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How to have a challenging conversation

Following our last post with tips for an effective performance review, Managers should also be prepared to have challenging conversations as part of follow up to a performance review (sometimes referred to as difficult or even courageous conversations). Here are some suggestions to help you through:

Don’t avoid it

Sometimes it feels like it would be easier just to leave it rather than deal with the fallout out, but the reality is unchecked poor performance has a much wider sphere of influence than just you and the employee- it effects everything from team dynamics and morale right through to the productivity and profitability of the business.

Plan the conversation

Think about how you will open it and the points you want to make (make sure you’ve done your homework to back up your statements with facts!)

Stick to the facts

Keep to what has been documented and avoid any emotional responses or outbursts. Use concise, clear language and explain your thoughts and ideas- vague language or ideas can lead to frustration and be upsetting.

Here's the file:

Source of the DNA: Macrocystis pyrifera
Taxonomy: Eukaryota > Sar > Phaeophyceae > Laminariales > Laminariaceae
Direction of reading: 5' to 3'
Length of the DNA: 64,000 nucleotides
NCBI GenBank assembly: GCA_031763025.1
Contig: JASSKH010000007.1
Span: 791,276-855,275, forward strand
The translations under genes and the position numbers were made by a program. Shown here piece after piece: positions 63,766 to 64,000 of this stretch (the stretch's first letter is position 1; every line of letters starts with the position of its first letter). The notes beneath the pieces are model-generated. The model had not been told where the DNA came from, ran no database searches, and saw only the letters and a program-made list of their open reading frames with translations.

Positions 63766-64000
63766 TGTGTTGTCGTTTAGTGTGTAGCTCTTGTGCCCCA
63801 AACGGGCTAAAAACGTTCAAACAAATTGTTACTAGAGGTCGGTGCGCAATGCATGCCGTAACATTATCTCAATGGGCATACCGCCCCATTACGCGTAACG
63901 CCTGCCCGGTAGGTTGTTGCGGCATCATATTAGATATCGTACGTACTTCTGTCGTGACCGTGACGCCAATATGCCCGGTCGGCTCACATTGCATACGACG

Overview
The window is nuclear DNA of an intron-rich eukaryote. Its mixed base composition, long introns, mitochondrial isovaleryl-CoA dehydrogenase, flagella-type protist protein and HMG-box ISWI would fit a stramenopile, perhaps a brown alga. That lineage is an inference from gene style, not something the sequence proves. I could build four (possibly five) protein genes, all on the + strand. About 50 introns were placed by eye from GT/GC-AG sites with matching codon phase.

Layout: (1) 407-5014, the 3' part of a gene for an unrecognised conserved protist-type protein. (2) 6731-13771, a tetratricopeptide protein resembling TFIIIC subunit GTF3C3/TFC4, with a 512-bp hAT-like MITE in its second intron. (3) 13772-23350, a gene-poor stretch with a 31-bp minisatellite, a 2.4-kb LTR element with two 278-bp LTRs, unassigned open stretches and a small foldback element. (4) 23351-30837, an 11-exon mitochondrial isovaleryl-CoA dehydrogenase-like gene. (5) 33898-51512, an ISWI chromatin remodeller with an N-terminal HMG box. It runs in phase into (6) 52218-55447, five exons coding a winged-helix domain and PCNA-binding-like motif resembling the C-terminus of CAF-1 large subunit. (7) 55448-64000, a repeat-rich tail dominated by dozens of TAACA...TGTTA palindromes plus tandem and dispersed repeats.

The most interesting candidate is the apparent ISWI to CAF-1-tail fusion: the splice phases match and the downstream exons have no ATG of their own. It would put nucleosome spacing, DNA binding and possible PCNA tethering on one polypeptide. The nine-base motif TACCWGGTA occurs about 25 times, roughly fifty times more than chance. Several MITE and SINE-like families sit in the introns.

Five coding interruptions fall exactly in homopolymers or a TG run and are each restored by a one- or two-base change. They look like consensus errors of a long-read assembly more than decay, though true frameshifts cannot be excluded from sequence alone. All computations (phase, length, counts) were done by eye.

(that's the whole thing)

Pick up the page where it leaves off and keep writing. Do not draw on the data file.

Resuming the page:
Be respectful

You’d be surprised by how many people don’t realise how often their body language speaks louder that the words they are saying (or not saying). By not giving the person in front of you your full attention, you send strong signals that you don’t value what it is they have to say or that your time is more important than theirs, and while you may feel that is the case, it is never a good idea to give that impression.

Put time aside to stop what you are doing and use actively listening techniques like eye contact, nodding and paraphrasing back to the employee, and it will also ensure you fully understand what they are wanting to say.

Perception

Understand that not everyone sees a situation the same way. Try and see it from another perspective even if you don’t necessarily agree with it. Sometimes our own values and judgements can have us jumping to conclusions without realising it.

Make it a two-way conversation

One-way conversations are typically directive and are better left to the army. A two-way conversation that actively seeks input from the employee may take a bit longer to prepare for and conduct but the outcomes of shared learning, engagement and trust are far greater and more beneficial.

Know what to do when it isn’t working

Have some questions or statements up your sleeve to bring the focus back to the core issues if the conversations starts going of track, such as pausing to check how you are both feeling; asking values-based questions to encourage more conversation and to identify root cause, or de-escalating if required by returning the objectives.

Agree the way forward

Agree on action points and a date/ time when you will review them together.